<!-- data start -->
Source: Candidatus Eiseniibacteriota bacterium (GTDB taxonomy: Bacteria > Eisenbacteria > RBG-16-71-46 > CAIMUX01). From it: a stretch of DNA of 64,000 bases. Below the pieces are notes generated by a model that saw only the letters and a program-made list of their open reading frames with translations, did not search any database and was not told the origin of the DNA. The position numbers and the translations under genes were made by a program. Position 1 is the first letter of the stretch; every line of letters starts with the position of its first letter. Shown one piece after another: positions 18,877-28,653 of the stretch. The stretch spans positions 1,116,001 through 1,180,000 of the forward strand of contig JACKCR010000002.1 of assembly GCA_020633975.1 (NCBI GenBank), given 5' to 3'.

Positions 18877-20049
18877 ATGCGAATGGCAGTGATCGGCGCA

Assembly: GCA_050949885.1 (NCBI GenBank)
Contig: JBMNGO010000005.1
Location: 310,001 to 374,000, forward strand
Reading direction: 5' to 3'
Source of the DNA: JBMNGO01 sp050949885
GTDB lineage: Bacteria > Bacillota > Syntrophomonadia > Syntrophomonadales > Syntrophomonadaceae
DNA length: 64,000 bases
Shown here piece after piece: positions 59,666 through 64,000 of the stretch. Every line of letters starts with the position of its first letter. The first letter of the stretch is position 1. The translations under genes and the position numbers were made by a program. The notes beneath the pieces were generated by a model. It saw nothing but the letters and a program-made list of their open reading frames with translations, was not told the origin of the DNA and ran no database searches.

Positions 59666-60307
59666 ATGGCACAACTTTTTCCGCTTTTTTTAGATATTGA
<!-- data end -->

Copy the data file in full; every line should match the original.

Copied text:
Source: Candidatus Eiseniibacteriota bacterium (GTDB taxonomy: Bacteria > Eisenbacteria > RBG-16-71-46 > CAIMUX01). From it: a stretch of DNA of 64,000 bases. Below the pieces are notes generated by a model that saw only the letters and a program-made list of their open reading frames with translations, did not search any database and was not told the origin of the DNA. The position numbers and the translations under genes were made by a program. Position 1 is the first letter of the stretch; every line of letters starts with the position of its first letter. Shown one piece after another: positions 18,877-28,653 of the stretch. The stretch spans positions 1,116,001 through 1,180,000 of the forward strand of contig JACKCR010000002.1 of assembly GCA_020633975.1 (NCBI GenBank), given 5' to 3'.

Positions 18877-20049
18877 ATGCGAATGGCAGTGATCGGCGCA

Assembly: GCA_050949885.1 (NCBI GenBank)
Contig: JBMNGO010000005.1
Location: 310,001 to 374,000, forward strand
Reading direction: 5' to 3'
Source of the DNA: JBMNGO01 sp050949885
GTDB lineage: Bacteria > Bacillota > Syntrophomonadia > Syntrophomonadales > Syntrophomonadaceae
DNA length: 64,000 bases
Shown here piece after piece: positions 59,666 through 64,000 of the stretch. Every line of letters starts with the position of its first letter. The first letter of the stretch is position 1. The translations under genes and the position numbers were made by a program. The notes beneath the pieces were generated by a model. It saw nothing but the letters and a program-made list of their open reading frames with translations, was not told the origin of the DNA and ran no database searches.

Positions 59666-60307
59666 ATGGCACAACTTTTTCCGCTTTTTTTAGATATTGA